At the beginning of this month, IKEA released their new 2015 IKEA Catalogue and seized the opportunity to poke fun at another global brand with a highly anticipated product release later in the month. Let’s visit how their product release shouted: “Keep It Simple, Stupid!”
Although we hope Apple didn’t take it too hard, we had a good laugh around the office. But it also got us thinking about keeping things simple. “Keep it simple, stupid,” or the KISS Principle, is a design concept that states systems perform better when they have simple, not complex designs. The principle is attributed to Kelly Johnson, an aeronautical engineer in the mid-1900s who built his career on designing aircrafts that could be repaired with the tools and skills of an average mechanic.
Many assume that the KISS principle implies stupidity because of the “stupid” at the end but that’s incorrect, in the design context at least. KISS is often used to explain intelligent systems that may be perceived as stupid, or not as high tech, due to their simplistic design. Take Kelly Johnson, he could have designed highly complex aircrafts that only skilled aircraft mechanics could repair. However, he chose not to because he knew if one of the aircrafts he designed broke down in the field it was very unlikely there would be speciality tools and a highly skilled aircraft mechanic available to fix it. His simple designs did not make him any less of an accomplished engineer, on the contrary, they earned him the reputation of being one of the most talented and prolific aircraft designers in the history of aviation.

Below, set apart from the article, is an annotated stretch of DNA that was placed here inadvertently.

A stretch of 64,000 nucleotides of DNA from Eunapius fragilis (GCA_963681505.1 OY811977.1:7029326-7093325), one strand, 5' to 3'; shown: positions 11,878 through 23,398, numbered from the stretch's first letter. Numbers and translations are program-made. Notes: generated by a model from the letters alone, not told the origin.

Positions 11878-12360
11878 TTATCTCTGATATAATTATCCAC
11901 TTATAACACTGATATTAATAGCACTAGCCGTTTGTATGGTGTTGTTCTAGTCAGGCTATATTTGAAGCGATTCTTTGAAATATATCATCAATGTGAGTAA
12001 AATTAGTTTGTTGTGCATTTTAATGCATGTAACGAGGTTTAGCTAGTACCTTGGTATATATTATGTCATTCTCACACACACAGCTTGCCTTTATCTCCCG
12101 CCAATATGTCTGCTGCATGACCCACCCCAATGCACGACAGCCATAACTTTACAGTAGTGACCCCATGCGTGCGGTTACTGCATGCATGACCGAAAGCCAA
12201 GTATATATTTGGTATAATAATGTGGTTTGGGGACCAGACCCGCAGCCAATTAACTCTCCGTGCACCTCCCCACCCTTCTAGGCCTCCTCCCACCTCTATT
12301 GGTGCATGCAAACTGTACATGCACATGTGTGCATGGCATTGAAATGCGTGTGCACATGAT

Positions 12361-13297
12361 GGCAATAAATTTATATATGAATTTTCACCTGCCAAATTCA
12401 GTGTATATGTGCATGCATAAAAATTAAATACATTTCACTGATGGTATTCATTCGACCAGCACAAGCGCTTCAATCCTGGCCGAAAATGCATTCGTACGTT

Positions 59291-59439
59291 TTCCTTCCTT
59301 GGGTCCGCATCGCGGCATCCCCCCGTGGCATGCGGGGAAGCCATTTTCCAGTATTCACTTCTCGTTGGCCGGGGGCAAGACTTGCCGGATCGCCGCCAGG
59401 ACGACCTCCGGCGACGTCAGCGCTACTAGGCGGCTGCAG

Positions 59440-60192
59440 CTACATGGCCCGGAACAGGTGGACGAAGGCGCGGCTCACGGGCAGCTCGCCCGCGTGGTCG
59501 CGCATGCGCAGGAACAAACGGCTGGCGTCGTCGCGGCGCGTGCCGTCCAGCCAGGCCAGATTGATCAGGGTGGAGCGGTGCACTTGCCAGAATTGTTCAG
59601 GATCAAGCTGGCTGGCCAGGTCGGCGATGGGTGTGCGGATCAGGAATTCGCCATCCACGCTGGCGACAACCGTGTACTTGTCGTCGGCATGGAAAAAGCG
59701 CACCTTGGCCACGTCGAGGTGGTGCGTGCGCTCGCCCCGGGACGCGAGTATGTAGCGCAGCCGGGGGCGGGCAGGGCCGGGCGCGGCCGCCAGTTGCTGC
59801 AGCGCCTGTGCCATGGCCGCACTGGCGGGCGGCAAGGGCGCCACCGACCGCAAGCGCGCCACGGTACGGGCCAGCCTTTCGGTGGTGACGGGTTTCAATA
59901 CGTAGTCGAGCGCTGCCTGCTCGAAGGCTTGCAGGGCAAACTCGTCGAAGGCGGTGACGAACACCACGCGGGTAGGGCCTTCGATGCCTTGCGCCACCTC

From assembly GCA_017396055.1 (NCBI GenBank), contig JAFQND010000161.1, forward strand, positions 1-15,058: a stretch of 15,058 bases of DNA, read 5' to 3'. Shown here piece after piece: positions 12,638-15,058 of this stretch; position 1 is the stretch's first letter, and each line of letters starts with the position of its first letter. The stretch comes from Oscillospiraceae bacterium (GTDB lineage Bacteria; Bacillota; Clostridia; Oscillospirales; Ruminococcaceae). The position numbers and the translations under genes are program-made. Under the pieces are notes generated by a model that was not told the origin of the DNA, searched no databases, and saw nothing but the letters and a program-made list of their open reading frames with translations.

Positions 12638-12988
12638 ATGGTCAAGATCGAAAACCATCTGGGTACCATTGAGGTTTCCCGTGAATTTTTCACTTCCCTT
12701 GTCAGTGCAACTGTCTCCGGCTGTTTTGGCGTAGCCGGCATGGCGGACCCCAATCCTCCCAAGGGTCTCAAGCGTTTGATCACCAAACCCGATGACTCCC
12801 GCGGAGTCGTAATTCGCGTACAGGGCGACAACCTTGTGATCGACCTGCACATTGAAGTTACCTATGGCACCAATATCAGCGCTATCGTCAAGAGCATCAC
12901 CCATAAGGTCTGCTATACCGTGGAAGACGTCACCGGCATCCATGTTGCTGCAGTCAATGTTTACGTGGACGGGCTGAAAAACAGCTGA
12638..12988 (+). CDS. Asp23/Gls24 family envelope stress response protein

Historically, both IKEA and Apple strive for simplicity in the design of their products which is most likely why they are both successful on a global scale. Except for IKEA the secret might just be those little meatballs. So would it have been simpler for IKEA to quietly release their 2015 Catalogue like they do every year? Of course. But it wouldn’t have been nearly as funny. We’d like to think that IKEA was just softly teasing a fellow like minded brand and reminding their consumers to “keep it simple stupid.” And of course, pick up a “bookbook”.